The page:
How to Use Machine Learning to Improve Search
How to Use Machine Learning to Improve Search
The same data that’s used for query predictions can be used for other applications. See how AI is changing and how companies can benefit.
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Great talking with Grant Ingersoll, founder and CTO of Lucidworks, about the state of artificial intelligence (AI) and machine learning (ML). Grant and his team use machine learning to build and improve, search applications.
Q: What are the keys to a successful AI/ML strategy?
A: In a market like search, there is a significant opportunity for monetization with high-quality results in e-commerce and other customer-facing industries that result in demand creation. It’s critical to build in functionality that can be put into production. We help by taking care of the plumbing around the lack of AI/ML talent.
Q: How can companies benefit from AI/ML?
A: Since we focus on returning relevant results to end users we focus on the precise application of machine learning in the discovery space. We tune relevant information to build better recommendation and prediction engines that deliver what the customer is looking for. We use signal capture of user feedback with searchable data. Most data scientists don’t understand how search works. We capture data and leverage using Spark and Solr for clustering, anomaly detection, and joining data in the search engine. The same data that is used for query predictions is used for all other applications. This leads to massive efficiency and productivity gains so the product pays for itself in three weeks.
Q: How has AI/ML changed in the past year?
A: There has been interest and hype from the deep learning (DL) side of the house. It takes a lot of hardware and data to get started but it’s finally getting real for people beyond Google and Facebook. There’s a groundswell of interest from engineers that have not played in this space before. There’s also greater industry interest due to TensorFlow and the tremendous revenue generation and cost savings opportunities around preventive and predictive maintenance.
Q: What are some real-world problems you are helping your clients solve?
A: Monetizing search in e-commerce and interactions with users. The biggest impact is learning from customers and leveraging from their clickstream to improve relevance. We have a large e-commerce client that was hand-tuning search that is now using a learned relevance model that’s more accurate and relevant. In traditional enterprises, they’re using AI?ML to have a 360-degree view of their customer and for their CSRs to know the next best action for a particular customer. All interactions with an investment bank are entered into our engine so we can let the reps know what the customer will be most interested in while also empowering the reps to know more about the customer and provide a more personal touch. We also enable reps to look up a specific event and then drill down on the relevant elements of the event.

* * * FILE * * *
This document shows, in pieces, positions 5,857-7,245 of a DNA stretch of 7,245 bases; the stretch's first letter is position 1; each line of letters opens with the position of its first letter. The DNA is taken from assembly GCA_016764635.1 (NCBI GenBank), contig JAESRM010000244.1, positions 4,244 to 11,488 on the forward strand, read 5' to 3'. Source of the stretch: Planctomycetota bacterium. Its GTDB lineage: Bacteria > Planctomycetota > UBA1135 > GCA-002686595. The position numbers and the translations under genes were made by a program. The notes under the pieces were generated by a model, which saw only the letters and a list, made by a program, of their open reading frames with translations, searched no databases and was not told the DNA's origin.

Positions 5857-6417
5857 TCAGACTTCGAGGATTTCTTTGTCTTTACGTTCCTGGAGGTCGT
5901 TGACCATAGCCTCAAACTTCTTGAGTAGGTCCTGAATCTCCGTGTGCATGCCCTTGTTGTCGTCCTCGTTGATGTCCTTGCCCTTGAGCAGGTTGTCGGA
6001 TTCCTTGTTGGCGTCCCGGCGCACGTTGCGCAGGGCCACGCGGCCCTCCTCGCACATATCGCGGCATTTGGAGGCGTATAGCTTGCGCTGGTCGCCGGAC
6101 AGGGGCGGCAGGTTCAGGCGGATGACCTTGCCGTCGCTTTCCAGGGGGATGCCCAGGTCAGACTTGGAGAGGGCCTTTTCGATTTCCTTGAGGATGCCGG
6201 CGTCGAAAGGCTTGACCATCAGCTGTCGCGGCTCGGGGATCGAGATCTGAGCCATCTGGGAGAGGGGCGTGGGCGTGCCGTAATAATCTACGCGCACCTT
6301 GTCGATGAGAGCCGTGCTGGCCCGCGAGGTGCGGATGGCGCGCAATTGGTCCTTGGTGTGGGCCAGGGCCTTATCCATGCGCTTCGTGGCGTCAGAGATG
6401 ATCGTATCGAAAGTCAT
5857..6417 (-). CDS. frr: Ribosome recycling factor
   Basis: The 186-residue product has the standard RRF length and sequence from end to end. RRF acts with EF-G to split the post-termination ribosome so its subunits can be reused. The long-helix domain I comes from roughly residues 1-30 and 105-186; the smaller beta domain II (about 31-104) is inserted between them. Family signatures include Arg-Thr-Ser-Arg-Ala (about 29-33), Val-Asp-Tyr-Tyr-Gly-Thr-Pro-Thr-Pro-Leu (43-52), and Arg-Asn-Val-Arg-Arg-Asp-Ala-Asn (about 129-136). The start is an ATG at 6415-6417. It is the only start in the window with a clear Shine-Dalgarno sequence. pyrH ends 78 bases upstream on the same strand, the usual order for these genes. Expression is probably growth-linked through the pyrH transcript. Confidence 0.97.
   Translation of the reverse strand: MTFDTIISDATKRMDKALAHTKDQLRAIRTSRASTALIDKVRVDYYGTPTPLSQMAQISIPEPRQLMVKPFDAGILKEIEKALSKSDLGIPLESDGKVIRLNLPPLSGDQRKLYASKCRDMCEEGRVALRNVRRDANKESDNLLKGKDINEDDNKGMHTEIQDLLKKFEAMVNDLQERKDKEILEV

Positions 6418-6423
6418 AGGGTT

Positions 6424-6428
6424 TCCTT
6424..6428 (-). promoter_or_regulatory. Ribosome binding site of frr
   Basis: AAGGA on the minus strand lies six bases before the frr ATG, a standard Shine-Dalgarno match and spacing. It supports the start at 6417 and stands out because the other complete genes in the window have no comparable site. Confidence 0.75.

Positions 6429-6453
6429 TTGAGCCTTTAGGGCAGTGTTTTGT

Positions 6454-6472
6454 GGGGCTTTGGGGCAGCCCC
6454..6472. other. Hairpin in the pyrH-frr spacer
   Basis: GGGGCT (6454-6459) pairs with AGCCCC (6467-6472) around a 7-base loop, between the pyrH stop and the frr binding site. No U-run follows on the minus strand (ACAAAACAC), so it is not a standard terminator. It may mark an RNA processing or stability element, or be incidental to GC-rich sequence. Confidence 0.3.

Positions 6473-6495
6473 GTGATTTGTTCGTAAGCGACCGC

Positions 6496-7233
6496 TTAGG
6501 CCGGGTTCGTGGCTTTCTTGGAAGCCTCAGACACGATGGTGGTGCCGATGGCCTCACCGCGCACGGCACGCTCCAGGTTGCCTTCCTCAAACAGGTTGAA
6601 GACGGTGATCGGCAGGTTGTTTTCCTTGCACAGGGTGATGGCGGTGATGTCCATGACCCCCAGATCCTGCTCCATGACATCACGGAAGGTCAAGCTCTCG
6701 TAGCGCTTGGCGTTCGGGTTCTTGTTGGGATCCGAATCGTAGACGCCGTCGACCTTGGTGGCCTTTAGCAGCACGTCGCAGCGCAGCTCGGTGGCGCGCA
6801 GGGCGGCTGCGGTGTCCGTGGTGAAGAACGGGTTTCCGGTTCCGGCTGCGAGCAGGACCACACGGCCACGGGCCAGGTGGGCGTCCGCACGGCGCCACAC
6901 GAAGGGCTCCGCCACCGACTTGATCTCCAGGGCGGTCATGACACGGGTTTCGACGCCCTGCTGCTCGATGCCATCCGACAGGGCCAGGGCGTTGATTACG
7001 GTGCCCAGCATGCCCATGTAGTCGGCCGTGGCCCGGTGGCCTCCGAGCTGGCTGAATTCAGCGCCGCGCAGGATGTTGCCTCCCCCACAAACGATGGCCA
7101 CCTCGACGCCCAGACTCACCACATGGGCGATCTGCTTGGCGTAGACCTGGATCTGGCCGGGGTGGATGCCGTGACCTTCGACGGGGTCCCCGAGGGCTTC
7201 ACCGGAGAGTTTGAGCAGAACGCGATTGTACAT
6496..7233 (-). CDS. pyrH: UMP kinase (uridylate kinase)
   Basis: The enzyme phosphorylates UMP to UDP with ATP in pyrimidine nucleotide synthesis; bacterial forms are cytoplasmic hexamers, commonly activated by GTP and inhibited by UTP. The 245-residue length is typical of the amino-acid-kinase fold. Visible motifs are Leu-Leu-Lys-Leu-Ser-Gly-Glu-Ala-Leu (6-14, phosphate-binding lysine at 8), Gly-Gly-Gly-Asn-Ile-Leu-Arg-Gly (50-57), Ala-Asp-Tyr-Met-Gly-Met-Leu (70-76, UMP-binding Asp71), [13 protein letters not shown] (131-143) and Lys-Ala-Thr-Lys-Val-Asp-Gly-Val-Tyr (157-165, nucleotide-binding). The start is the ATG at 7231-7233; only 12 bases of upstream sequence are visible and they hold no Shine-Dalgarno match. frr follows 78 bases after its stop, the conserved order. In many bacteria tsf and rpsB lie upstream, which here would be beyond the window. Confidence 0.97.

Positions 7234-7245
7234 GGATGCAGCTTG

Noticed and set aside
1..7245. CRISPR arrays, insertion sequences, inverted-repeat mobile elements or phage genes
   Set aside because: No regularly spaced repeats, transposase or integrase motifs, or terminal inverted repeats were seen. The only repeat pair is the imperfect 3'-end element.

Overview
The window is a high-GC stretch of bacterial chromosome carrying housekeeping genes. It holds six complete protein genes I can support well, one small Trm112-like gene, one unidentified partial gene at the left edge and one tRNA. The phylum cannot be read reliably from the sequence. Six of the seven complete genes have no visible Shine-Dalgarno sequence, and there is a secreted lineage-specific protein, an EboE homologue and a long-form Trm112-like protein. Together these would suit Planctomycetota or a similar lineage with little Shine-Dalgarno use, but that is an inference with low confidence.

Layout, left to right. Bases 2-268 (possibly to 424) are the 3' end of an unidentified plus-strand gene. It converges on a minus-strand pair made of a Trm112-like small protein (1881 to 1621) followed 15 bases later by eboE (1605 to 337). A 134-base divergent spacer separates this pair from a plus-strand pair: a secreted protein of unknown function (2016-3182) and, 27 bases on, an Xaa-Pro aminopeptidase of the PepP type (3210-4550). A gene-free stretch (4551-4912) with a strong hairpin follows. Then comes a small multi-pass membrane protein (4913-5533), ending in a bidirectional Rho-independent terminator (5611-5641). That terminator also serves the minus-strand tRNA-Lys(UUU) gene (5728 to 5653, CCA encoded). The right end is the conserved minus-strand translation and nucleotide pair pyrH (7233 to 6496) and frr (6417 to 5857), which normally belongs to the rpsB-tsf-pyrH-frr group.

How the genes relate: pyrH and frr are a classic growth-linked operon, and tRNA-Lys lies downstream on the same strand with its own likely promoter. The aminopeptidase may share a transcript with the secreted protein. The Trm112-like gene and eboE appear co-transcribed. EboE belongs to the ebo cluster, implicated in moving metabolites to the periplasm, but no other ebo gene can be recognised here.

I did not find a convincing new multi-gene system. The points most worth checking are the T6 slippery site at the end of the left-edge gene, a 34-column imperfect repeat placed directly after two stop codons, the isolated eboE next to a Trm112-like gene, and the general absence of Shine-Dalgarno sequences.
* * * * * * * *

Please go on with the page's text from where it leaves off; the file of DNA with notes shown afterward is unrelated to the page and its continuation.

Q: What are the most common issues you see preventing companies from realizing the benefits of AI/ML?
A: Clients expect magic and do not realize the amount of work involved in the initial engineering of the data. We try to manage expectations about what’s real and practical and that AI/ML is not a silver bullet. AI/ML is a long-term investment and a long-term play. You need to identify the specific use case and the problem you are trying to solve. A more personal product is able to take feedback from the customer to provide a better customer experience.
Q: Where do you see the greatest opportunities in the implementation of AI/ML?
A: Bringing relevant information to the forefront. Deep learning is unlocking new content on the search side like images and audio so you can query by image or voice.
Q: What skills do developers need to be proficient with AI/ML projects?
A: Have a learning mindset. Dig into open source and work on projects that are inherently interesting to you. Do tutorials. Be skeptical. If the results look too good to be true, they probably are – take another look at them. Brush up on your math skills – statistics, linear algebra, and calculus. AI/ML isn’t just for developers. Companies are in desperate need for product managers. That’s another way you can be involved without writing code.
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